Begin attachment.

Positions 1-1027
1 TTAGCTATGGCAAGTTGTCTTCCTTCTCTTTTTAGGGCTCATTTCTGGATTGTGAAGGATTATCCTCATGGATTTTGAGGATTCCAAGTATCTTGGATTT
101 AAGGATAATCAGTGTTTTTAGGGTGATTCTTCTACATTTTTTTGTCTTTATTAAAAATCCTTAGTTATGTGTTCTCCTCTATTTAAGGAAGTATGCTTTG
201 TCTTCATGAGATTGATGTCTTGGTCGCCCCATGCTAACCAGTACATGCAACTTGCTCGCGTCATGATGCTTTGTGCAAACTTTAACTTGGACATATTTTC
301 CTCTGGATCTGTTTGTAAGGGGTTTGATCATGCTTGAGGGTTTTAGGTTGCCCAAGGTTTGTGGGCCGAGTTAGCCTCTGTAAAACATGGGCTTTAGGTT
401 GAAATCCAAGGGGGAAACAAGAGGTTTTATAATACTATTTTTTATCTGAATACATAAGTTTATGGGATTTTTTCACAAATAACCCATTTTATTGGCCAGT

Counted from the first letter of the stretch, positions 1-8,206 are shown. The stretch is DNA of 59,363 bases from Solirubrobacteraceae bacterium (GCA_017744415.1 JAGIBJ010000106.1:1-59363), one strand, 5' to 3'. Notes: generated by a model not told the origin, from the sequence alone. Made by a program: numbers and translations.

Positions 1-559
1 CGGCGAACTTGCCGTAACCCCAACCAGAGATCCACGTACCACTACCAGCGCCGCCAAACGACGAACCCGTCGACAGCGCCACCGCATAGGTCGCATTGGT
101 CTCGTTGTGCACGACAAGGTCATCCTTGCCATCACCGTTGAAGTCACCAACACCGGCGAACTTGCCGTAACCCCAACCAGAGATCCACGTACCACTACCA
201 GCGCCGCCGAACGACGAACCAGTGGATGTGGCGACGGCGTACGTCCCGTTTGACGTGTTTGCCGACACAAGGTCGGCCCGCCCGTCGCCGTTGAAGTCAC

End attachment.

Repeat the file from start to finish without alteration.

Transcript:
Positions 1-1027
1 TTAGCTATGGCAAGTTGTCTTCCTTCTCTTTTTAGGGCTCATTTCTGGATTGTGAAGGATTATCCTCATGGATTTTGAGGATTCCAAGTATCTTGGATTT
101 AAGGATAATCAGTGTTTTTAGGGTGATTCTTCTACATTTTTTTGTCTTTATTAAAAATCCTTAGTTATGTGTTCTCCTCTATTTAAGGAAGTATGCTTTG
201 TCTTCATGAGATTGATGTCTTGGTCGCCCCATGCTAACCAGTACATGCAACTTGCTCGCGTCATGATGCTTTGTGCAAACTTTAACTTGGACATATTTTC
301 CTCTGGATCTGTTTGTAAGGGGTTTGATCATGCTTGAGGGTTTTAGGTTGCCCAAGGTTTGTGGGCCGAGTTAGCCTCTGTAAAACATGGGCTTTAGGTT
401 GAAATCCAAGGGGGAAACAAGAGGTTTTATAATACTATTTTTTATCTGAATACATAAGTTTATGGGATTTTTTCACAAATAACCCATTTTATTGGCCAGT

Counted from the first letter of the stretch, positions 1-8,206 are shown. The stretch is DNA of 59,363 bases from Solirubrobacteraceae bacterium (GCA_017744415.1 JAGIBJ010000106.1:1-59363), one strand, 5' to 3'. Notes: generated by a model not told the origin, from the sequence alone. Made by a program: numbers and translations.

Positions 1-559
1 CGGCGAACTTGCCGTAACCCCAACCAGAGATCCACGTACCACTACCAGCGCCGCCAAACGACGAACCCGTCGACAGCGCCACCGCATAGGTCGCATTGGT
101 CTCGTTGTGCACGACAAGGTCATCCTTGCCATCACCGTTGAAGTCACCAACACCGGCGAACTTGCCGTAACCCCAACCAGAGATCCACGTACCACTACCA
201 GCGCCGCCGAACGACGAACCAGTGGATGTGGCGACGGCGTACGTCCCGTTTGACGTGTTTGCCGACACAAGGTCGGCCCGCCCGTCGCCGTTGAAGTCAC